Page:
My teaching style is to simplify what others try to complicate and this week we’re going to talk composition and I’m going to ask a special favour of you, just for a moment regress back to being a 5 year old for just a few minutes. Trust me, it will be worth it.
When we were children our imaginations ran wild; everywhere we looked there were faces in the clouds, arms growing from the crinkled bark torsos of the trees and imaginary conversations happening between inanimate objects. Sadly, as we grow older, many people lose the ability to see these things; a candlestick doesn’t have a face like in Beauty and the Beast, a teapot doesn’t have a spout shaped nose and the clouds are still interesting but in a different way. Me personally though? I’ve never grown up! As far as I’m concerned, Alice in Wonderland is just a country that I’m yet to visit, and I think that’s why I am rarely stumped when looking at the composition of subject in my photography.
We’ve all taken photos of people before and unless you’re completely devoid of creativity, the vast majority of us will take a reasonable composition of a person. As with animals, we have certain guidelines that come pretty naturally; leave a little bit of ‘breathing room’ in front of them to show the viewer where it is going, we don’t chop the image off too close to it’s head otherwise it looks cramped and suffocated, etc. These composition guidelines are almost instinctual to us because we can relate to people and animals, we know what part of them is important and we can feel how they must feel because they have a personality.
So how can we try and apply the same principles when photographing inanimate objects? Simple really – mentally stick some goggly eyes on it. You read that correct, goggly eyes, those crazy, whacky white stick-on eyes with big rattly pupils! Every object can be humanised if you consciously try and think about it for a moment. Just ask yourself, if this object had a face and a butt, where would it’s face be? Then drill down a little more, where would it’s eyes be? How about it’s mouth and nose? Now the easy part, photograph it like you would a person or animal. Give it breathing space in front of it, don’t crop too close to its head, etc etc.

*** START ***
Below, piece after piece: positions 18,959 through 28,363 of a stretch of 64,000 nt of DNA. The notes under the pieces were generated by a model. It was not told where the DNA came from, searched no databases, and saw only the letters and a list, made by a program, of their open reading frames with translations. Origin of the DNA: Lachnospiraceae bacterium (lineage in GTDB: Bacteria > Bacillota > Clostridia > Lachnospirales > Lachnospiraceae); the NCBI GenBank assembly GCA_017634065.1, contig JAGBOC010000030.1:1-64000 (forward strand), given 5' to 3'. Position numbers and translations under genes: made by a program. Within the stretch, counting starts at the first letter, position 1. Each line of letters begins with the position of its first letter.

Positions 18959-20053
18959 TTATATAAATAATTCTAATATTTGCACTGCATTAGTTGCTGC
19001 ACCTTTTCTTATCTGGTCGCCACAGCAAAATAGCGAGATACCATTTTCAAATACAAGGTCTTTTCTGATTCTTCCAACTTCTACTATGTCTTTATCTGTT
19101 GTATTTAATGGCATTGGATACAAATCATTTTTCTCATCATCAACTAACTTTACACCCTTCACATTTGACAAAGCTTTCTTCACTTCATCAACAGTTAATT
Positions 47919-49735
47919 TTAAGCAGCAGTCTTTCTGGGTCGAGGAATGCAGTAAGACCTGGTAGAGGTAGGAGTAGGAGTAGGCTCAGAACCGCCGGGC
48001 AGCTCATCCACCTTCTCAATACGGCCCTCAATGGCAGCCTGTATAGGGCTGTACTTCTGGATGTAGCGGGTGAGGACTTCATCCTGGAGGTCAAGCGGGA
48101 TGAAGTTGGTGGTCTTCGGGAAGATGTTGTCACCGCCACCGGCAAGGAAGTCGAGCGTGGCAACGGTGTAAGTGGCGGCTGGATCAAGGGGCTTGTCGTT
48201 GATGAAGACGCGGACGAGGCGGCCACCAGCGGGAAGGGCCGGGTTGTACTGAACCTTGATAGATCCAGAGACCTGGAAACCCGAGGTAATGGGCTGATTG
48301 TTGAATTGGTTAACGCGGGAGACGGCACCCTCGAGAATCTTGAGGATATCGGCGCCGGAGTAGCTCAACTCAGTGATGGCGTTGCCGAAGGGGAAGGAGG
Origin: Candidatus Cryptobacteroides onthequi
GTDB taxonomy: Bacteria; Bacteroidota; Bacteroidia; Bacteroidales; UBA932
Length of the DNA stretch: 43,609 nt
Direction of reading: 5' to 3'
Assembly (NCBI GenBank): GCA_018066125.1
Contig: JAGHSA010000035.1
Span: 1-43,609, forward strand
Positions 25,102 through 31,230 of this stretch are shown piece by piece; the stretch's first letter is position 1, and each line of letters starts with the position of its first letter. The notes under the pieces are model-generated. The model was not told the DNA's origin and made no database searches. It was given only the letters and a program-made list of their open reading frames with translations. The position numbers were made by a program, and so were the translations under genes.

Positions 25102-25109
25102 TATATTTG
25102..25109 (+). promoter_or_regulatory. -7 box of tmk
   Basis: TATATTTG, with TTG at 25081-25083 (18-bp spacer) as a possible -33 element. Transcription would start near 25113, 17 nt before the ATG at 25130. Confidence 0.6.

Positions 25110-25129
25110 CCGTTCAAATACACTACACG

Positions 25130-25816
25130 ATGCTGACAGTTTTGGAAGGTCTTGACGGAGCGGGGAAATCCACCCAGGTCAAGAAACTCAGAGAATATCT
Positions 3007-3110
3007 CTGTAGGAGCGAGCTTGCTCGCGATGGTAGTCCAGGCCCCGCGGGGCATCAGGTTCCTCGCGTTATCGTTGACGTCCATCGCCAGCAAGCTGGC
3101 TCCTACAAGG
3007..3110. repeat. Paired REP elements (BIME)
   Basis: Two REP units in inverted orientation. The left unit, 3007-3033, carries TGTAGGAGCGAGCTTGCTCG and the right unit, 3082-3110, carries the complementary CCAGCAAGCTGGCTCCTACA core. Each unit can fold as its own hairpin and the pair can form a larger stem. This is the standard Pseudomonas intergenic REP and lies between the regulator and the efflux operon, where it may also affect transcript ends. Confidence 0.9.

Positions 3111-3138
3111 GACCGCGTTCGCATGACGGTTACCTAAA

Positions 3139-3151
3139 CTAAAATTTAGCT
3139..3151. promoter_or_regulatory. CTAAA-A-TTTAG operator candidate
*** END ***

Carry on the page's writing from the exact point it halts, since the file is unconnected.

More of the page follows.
Mentally popping some goggly eyes onto your subjects can be a really simple and creative way to get an angle that really works! Physically putting them on the subject is less advisable, and photoshopping them on is absolutely inadvisable!
This way of viewing the world does take a little practice so I suggest starting with the things around you right now; if it had to, where would that stapler’s face be? How about the train you are waiting for? What about that building across the street? How about that tree? For just a couple of minutes per day, try and see things like a child again and I guarantee that you will never be stumped on how to frame an image ever again!
I want to finish this weeks Tuesday Tutorial with a shameless plug. I am a full time photographer, writer and teacher and I like to think that each week I bring you a little tid-bit of information, a little laugh maybe, and a little bit of a new and simplified way of looking at things. Help support me to continue this by sharing this article on Facebook, subscribing to my weekly tutorial just below and joining me in the flesh to discover how in just a few hours, I can change the way you see the world!
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Fix a composition like you would eat an elephantOctober 17, 2016
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